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DOE AND UNIVERSITY OF CALIFORNIA SIGN CONTRACTS TO MANAGE LABORATORIES

 OAKLAND, Calif., Nov. 20 ~PRNewswire~ -- Secretary of Energy James D. Watkins announced today that negotiations have been completed with the University of California on the terms of new 5-year contracts for management and operation of the Lawrence Livermore National Laboratory and the Lawrence Berkeley Laboratory in California and the Los Alamos National Laboratory in New Mexico.
 Admiral Watkins had authorized beginning negotiation of these new contracts in July of 1991, after extensive consultations between senior department and university officials indicated that the university's management was agreeable to negotiating significant revisions to the long-standing terms of these contracts. These revisions were sought by the department in order to enhance the university's management accountability for the operation of the three laboratories. The university has managed all three laboratories from their inception, beginning with the Berkeley and the Los Alamos Laboratories nearly 50 years ago.
 Unlike previous extensions of these contracts, the negotiations that have now been concluded involved a complete, top-to-bottom reappraisal and approval of all the contract provisions. All deviations from standard contract clauses made necessary by the mission of the laboratories and the status of the university as a state of California institution of higher education required approval by senior department officials.
 "We have had intensive and productive negotiations with the university," Watkins said, "and I feel these new contracts will enable these laboratories to function in a way that is top notch not only in science but in management, too. I know University President Jack Peltason joins me in looking forward to the successful implementation of these contracts, which place a rigorous emphasis on environment, safety and health, and sound business management, as well as continuing the university's tradition of performing world-class scientific and technological research."
 Some of the new features of these contracts are:
 -- A new university central oversight capability to oversee the
 functioning of all three laboratories.
 -- Abandonment of "mutuality" of decision terms in the contract that
 had produced management impasses.
 -- Explicit specification of departmental orders regarding safety of
 operations that are applicable without further negotiations to
 the university's management of the laboratories.
 -- Performance-based management incentives for senior laboratory
 officials.
 -- Inclusion of a standard audit clause.
 -- Inclusion of a standard disputes clause.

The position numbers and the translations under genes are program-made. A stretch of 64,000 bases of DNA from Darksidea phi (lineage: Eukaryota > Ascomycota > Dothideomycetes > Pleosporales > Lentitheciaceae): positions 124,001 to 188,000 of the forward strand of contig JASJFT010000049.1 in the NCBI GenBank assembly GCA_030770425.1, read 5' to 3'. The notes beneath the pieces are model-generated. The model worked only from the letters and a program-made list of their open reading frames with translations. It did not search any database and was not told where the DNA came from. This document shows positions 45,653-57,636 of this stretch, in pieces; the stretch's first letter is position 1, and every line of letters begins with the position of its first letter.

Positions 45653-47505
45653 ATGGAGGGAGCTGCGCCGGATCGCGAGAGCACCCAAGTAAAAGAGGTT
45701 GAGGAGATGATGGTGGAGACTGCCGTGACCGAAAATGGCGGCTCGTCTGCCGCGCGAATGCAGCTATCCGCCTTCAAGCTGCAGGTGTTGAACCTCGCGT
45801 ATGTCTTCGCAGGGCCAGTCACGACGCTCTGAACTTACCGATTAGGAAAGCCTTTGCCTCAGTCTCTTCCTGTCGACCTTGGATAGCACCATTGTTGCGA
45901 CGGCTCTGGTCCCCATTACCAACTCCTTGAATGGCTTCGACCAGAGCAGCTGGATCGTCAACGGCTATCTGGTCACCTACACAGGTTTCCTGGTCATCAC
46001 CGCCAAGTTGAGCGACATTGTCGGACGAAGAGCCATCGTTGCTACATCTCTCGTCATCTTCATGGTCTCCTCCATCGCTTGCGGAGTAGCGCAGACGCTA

-- Addition of a new mechanism for prompt, informal resolution of
 disputes to avoid impasses.
 -- Explicit recognition of new categories of unallowable costs,
 including costs incurred contrary to a direction of the
 contracting officer and costs made unallowable by the Major Fraud
 Act of 1988.
 From a business management standpoint, the new contracts will result in improved procurement and property management, internal audits, safeguards and security, financial systems and project management.
 Lawrence Livermore and Los Alamos have played a major role in national security research and development, including development and testing of nuclear weapons. Their annual budgets amount to approximately $1 billion each. "These two laboratories," Watkins said, "have demonstrated extraordinary capabilities during their long histories, as they have designed and developed nuclear weapons that, as much as any element of the national security enterprise, have assured that the national had a credible nuclear deterrent -- one of the key elements in bringing the Cold War to a successful and peaceful conclusion.
 "These national laboratories are uniquely equipped to play a continuing role in national security programs," Watkins said, "and the fundamental research performed for defense applications will also contribute significantly to the transfer of technology for civilian applications crucial to American economic competitiveness and an expanding job base."
 Lawrence Berkeley is the oldest DOE laboratory and carries out leading multidisciplinary research in several scientific fields, ranging from astrophysics and materials sciences to the human genome and energy conservation. Its annual budget amounts to over $200 million. The laboratory has a major role in educating and training future generations of scientists and engineers and transferring technology to the private sector. For example, energy-efficient window research done at the laboratory since the mid-1970s and commercialized in 1982 has contributed greatly to U.S. energy conservation. The commercial windows from that research now account for more than 25 percent of residential window sales and have saved more than $300 million in avoided energy costs.
 "Under the university's management, our national laboratories will continue to serve as 'national treasures' and are critical to the nation's future in science, technology and national defense," Watkins said.
 -0- 11~20~92
 ~CONTACT: John Belluardo, 510-273-6398, or Anna Bachicha, 505-845-5653, or Sam Grizzle, 202-586-5806, all of the U.S. Department of Energy~


CO: U.S. Department of Energy; University of California ST: California IN: SU: CON

ML-SG -- SF005 -- 3548 11~20~92 16:48 EST
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Date:Nov 20, 1992
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